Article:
Furthermore, we should continue our conversation about racial health inequalities now during COVID-19, as well as during less tumultuous times. How do we make sure black and brown people are not dying at disproportionate rates in our community?
Finally, we must continue this conversation about race and white privilege, on every front in our community: from policy to policing, to zoning, healthcare, to school boundaries, small businesses. So many of us are asking what we can do. We can listen, we can ask why, we can do better — we can actively work for change.
Nicole Merlene is an Arlington native and former candidate for Virginia State Senate. She has served as a leader in the community on the boards of the Arlington County Civic Federation and North Rosslyn Civic Association, as an Arlington Economic Development commissioner, in neighborhood transportation planning groups, and as a civic liaison to the Rosslyn Business Improvement District.
Arlington and much of the rest of the D.C. region is now under a Severe Thunderstorm Watch.
The watch is in effect until 10 p.m.
Forecasters say strong storms with damaging winds are possible this evening.
Severe Thunderstorm Watch has been issued until 10PM. pic.twitter.com/MRWQK0WuP1
— NWS Baltimore-Washington (@NWS_BaltWash) June 4, 2020
Heads up! The National Weather Service will likely issue a severe thunderstorm watch for the area for the late afernoon and evening hours. Charge up your devices just incase power goes out! Winds biggest concern. https://t.co/JpA8wT9Gkc
— Amelia Draper (@amelia_draper) June 4, 2020
— NWS Storm Prediction Center (@NWSSPC) June 4, 2020
Bridge to Fall offers streamlined summer curriculum that is flexible enough for differentiation. All of our master-level educators will place an emphasis to ensure that students are engaged in their learning experiences.
Our platform integrates accessible quality resources with educational best practices. As experienced teachers, we are dedicated to mitigating and preventing potential academic losses that students might have experienced due to the COVID-19 pandemic.
This weekend, Calvary United Methodist Church in Aurora Highlands is holding a “Stuff the Truck” donation event to collect food for the Chirilagua neighborhood in Alexandria.
Local nonprofits have worked to get food and other emergency supplies to hard-hit Chirilagua.
“Due to the COVID-19 pandemic, many in the Chirilagua neighborhood are experiencing hardship from job loss, sickness, and food insecurity,” Calvary UMC said in a media advisory. “Recent data revealed that over 40% of Chirilagua residents are unemployed and, in mid-May, over 55% of COVID tests taken by community members living in Chirilagua were positive.”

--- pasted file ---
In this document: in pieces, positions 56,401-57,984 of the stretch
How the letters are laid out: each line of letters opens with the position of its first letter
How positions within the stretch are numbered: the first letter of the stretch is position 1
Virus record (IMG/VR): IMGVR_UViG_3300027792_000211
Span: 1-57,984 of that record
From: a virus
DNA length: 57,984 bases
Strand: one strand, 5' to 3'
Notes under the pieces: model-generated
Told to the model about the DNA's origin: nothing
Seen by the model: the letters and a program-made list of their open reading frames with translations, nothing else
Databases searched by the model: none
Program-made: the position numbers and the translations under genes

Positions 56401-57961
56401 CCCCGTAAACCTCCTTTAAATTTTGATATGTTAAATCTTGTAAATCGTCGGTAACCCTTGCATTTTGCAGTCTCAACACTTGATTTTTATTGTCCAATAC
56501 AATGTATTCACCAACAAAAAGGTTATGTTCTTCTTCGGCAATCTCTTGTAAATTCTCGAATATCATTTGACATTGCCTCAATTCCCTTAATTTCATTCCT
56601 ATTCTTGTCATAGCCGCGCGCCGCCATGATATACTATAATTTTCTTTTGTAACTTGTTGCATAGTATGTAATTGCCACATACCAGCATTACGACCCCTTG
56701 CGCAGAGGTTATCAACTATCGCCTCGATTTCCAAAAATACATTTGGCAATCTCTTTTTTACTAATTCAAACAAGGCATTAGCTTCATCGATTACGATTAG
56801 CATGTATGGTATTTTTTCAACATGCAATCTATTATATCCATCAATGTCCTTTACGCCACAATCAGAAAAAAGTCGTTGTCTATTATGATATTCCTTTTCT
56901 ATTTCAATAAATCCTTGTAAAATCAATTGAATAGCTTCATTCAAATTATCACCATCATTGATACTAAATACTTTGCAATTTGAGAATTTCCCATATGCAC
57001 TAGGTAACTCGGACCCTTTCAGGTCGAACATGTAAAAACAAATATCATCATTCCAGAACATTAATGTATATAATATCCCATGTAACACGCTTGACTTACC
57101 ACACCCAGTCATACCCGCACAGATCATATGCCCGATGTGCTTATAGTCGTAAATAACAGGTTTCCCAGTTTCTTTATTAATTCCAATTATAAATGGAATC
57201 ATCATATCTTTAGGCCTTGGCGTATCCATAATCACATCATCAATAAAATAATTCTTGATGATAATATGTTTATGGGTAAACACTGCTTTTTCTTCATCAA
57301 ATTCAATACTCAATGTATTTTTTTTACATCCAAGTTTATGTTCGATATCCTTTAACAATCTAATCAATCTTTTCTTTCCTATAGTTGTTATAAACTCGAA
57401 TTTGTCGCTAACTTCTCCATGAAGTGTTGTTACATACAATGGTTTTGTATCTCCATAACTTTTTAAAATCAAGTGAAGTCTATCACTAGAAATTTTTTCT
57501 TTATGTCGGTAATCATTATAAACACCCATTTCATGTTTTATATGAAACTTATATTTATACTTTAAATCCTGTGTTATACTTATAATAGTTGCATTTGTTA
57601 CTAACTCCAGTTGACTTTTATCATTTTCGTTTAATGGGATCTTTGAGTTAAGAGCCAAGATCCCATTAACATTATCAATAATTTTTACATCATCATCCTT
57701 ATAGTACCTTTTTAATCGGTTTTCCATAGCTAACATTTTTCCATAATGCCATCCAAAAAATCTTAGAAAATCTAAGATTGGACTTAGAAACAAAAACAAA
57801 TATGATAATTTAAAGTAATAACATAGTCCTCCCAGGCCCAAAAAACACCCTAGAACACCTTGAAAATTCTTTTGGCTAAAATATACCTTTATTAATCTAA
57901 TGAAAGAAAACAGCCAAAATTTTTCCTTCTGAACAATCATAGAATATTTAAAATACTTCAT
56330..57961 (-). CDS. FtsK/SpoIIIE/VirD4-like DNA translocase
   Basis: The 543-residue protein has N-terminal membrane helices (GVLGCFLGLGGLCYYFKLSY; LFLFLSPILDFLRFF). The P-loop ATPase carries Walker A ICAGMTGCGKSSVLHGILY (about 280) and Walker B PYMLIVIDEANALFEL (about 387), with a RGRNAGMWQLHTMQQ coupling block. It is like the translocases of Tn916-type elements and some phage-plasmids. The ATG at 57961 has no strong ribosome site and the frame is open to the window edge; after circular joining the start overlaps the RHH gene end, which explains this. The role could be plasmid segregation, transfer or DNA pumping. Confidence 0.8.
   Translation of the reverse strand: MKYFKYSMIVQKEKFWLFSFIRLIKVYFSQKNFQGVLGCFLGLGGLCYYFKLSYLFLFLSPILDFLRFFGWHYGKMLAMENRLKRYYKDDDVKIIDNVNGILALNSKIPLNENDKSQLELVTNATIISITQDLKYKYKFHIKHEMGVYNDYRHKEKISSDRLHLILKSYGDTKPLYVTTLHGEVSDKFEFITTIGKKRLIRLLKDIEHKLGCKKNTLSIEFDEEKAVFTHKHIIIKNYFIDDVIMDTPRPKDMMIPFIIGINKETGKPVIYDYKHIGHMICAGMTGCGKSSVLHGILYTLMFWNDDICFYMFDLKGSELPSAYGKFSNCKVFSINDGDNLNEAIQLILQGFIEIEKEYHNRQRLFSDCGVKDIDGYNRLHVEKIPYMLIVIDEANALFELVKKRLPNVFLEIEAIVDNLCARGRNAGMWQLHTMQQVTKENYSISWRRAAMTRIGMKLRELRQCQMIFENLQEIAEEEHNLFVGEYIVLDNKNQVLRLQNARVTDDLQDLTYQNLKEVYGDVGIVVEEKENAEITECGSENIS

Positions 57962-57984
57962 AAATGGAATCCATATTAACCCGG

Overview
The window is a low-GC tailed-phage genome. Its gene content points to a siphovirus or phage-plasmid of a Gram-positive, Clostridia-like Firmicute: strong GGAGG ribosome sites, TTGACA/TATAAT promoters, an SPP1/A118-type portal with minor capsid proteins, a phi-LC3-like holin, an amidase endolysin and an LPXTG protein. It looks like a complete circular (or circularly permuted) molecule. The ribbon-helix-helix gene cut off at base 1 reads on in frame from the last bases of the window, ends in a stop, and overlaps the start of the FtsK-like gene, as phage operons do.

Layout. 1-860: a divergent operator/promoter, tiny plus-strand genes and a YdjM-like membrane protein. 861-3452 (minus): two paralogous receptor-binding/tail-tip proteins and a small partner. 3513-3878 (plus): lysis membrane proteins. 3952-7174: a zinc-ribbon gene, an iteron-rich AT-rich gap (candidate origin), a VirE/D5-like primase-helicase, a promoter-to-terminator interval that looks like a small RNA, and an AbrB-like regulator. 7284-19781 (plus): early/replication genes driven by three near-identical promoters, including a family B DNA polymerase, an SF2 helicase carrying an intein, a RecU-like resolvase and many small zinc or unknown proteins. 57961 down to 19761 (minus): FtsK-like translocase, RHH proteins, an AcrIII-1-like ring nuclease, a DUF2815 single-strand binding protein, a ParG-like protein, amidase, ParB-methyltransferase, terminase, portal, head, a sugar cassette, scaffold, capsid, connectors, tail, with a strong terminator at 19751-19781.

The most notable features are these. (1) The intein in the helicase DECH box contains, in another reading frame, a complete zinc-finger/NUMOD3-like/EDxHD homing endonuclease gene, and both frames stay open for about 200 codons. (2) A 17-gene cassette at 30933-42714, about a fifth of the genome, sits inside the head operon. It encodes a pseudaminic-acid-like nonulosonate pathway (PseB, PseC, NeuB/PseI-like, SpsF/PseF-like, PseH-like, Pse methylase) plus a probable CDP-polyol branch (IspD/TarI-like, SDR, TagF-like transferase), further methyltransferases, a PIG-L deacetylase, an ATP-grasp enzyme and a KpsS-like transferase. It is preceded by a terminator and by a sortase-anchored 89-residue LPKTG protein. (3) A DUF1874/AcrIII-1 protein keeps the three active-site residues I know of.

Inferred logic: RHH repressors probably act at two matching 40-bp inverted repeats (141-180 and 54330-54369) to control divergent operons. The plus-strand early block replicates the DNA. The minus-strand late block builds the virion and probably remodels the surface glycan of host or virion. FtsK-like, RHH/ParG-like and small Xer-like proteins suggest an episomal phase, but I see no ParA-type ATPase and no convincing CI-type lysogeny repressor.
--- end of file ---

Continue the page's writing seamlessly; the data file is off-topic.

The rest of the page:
This Saturday, June 6, Calvalry UMC is hosting a donation event at the church (2315 S. Grant Street) from 11 a.m.-1 p.m. to fill a 20-foot truck with items most needed by Chirilagua residents and families.
“To participate, donors can come to Calvary UMC and bring donated food and supplies to place in the truck,” the church said. “Items needed most are shelf-stable foods such as rice, beans, canned food and cornflour.”
The event is the latest in a series of fundraisers and food drives for the church to support the Chirilagua community. So far, the church says it has raised $24,000 of its $25,000 goal. The church plans to make an additional $15,000 pledge to bring the total to at least $40,000, the church said.
“Donors wishing to make a financial contribution to MISSION:COVID can donate at the event or through the Calmeth.org website,” the church said, “or text GIVE to 703-936-2684 and select MISSION:COVID from the menu.”
Staff photo by James Cullum
You’ve probably heard a lot about the benefits of owning your own, instead of renting:
— Builds long-term wealth
— Creates financial independence
— Frees you from answering to a landlord
— Appreciates in value, turning into a passive investment
Title insurance is boring, but Allied Title & Escrow is here to decode the jargon and make it (somewhat) more interesting. This biweekly feature will explore the mundane (but very necessary!) world of title insurance while sharing interesting stories of two friends’ entrepreneurial careers.
For this week’s edition of Boring Title, we wanted to provide you with an update on the real estate market in the DMV, and how it has rebounded since the start of the pandemic.
Click here to read more.
Have questions related to title insurance? Email Latane and Matt at [email protected]. Want to use Allied Title & Escrow when you buy a home? Tell your agent when you buy a house to write in Allied Title & Escrow as your settlement company!
While Arlington is celebrating a new high in drop-off glass recycling, after discontinuing the recycling of glass collected curbside, a pair of local brothers have set up their own business to fill a gap in the market.